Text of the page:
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A Question Mark Over My Head: Learning From the Narratives of Female Theologians in the Evangelical Academy. This lecture presents the findings of a qualitative study of women in evangelicalism, using the Evangelical Theological Society's 2014 annual meeting as the research site. Themes from the research include a feeling of being stuck in the middle or marginalized; a need for networks, mentors, and supportive spouses and/or colleagues; combatting a lack of respect and lack of welcome; and navigating a space of entrenched complementarianism. This session also presents possible future steps for action for those who are interested in the evangelical academy and church.
The status quo typically favors one ground over another. So if the way things are will never change until Christ returns, those experiencing oppression and marginality today struggle to believe that the gospel is truly Good News for all. Christ calls us to live today as a preview of what will be true for all eternity.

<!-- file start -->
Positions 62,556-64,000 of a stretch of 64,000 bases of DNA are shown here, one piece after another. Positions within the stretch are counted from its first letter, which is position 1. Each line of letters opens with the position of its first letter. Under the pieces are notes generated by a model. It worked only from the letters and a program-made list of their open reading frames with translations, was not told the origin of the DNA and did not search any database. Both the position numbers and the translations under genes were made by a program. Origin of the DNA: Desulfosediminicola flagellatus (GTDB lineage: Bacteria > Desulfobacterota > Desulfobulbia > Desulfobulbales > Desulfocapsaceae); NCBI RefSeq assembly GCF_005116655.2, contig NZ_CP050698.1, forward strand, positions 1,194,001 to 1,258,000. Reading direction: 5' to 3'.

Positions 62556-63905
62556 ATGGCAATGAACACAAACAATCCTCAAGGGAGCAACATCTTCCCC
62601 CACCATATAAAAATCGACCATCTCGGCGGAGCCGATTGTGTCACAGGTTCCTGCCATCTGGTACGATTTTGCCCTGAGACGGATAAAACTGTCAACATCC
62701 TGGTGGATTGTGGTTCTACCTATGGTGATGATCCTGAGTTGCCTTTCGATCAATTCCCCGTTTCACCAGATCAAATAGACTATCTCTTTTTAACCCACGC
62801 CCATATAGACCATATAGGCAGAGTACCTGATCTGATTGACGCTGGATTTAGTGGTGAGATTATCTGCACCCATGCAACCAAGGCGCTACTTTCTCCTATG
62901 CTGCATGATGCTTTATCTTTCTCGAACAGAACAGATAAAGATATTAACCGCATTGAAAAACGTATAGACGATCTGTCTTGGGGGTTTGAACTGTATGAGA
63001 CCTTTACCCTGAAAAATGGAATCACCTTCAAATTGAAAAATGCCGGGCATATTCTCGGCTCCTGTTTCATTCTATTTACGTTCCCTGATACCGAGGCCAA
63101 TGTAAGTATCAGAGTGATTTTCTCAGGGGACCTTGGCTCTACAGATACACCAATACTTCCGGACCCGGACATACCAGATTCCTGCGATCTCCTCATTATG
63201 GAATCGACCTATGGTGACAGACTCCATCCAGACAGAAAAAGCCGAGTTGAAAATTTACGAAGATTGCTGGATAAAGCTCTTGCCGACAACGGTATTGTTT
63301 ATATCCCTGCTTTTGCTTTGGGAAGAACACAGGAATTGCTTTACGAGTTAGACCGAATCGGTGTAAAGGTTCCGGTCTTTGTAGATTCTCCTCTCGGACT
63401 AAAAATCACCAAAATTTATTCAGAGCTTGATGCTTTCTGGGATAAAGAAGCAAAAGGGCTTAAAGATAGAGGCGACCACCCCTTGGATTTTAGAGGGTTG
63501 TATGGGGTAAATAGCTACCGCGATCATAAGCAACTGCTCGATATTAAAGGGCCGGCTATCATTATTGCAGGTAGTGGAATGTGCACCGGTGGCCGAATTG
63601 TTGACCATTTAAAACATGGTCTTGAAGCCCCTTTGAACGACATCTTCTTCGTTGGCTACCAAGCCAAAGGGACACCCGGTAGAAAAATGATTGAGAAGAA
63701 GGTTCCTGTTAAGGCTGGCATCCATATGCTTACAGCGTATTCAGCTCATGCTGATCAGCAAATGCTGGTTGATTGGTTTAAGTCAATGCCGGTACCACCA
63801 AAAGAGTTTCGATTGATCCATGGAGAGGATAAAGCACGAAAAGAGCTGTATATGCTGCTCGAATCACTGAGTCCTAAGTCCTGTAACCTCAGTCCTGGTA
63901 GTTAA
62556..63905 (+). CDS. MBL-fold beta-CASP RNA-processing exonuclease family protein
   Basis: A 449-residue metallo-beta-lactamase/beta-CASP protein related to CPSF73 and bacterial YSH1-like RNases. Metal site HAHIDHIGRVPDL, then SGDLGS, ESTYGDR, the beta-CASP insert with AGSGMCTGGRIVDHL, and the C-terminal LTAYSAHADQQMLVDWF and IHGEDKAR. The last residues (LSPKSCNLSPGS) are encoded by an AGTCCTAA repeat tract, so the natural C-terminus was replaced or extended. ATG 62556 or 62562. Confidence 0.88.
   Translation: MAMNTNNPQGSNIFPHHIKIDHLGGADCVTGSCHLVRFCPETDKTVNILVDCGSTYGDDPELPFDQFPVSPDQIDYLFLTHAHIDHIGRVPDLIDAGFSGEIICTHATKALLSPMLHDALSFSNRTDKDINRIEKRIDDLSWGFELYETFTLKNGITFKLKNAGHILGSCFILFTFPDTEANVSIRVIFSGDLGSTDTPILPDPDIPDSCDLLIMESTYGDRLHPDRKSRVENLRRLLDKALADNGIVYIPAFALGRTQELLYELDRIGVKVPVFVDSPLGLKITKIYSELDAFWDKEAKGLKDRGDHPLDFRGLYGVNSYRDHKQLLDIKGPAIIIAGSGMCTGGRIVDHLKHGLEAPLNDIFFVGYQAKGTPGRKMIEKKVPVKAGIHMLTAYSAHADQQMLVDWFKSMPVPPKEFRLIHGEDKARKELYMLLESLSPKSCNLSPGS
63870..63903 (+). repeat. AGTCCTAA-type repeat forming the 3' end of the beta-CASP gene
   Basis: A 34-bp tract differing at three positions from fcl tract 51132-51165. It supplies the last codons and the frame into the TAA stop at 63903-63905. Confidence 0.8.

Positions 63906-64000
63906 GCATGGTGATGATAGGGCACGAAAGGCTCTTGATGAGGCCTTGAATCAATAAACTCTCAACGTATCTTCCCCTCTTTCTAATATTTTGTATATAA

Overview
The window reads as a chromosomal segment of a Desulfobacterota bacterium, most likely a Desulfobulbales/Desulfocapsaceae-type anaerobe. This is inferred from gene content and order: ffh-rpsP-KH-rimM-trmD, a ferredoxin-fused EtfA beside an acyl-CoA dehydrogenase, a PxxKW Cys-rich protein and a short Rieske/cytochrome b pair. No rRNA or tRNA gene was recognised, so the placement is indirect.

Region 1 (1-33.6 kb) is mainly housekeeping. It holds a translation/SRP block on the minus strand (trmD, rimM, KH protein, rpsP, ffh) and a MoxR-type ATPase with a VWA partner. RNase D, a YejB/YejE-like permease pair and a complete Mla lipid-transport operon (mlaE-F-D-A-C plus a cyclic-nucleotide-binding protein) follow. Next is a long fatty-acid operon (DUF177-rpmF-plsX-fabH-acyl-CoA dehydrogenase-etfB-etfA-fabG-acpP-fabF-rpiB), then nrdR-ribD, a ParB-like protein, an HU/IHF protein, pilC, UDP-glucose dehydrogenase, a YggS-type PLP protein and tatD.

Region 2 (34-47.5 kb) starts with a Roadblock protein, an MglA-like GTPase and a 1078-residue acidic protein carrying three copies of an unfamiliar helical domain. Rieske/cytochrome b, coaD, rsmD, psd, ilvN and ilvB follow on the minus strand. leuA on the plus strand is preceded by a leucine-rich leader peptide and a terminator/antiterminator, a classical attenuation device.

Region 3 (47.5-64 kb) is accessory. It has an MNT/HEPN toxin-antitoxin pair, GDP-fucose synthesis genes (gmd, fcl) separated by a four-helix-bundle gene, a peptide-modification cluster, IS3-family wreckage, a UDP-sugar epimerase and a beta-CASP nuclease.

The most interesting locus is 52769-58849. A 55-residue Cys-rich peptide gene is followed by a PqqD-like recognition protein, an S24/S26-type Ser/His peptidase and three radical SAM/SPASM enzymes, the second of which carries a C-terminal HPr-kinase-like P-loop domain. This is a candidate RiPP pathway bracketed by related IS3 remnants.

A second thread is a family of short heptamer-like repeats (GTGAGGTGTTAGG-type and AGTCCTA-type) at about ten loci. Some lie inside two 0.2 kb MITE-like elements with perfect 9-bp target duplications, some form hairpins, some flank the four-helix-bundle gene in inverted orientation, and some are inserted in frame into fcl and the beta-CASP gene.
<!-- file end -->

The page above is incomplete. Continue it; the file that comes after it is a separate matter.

It's not an exaggeration to say that misogyny is a matter of life and death. Our theology impacts women and men all around the world. Every woman is made in the image of God!
Explores the most prominent biblical, historical, and cultural arguments presented by both sides in the discussion around the ordination of women as pastors in Egypt.
This session explores differences in the way we communicate with male and female children and how these differences influence the way males and females learn to communicate with the opposite sex. We will examine the resulting difficulty men and women often experience in understanding each other and discuss ways we can avoid these destructive patterns. Based on empirical research, this session emphasizes that communication differences are a result of socialization, not to the oft cited idea that males and females originate on different planets or that we are different in our very essence.

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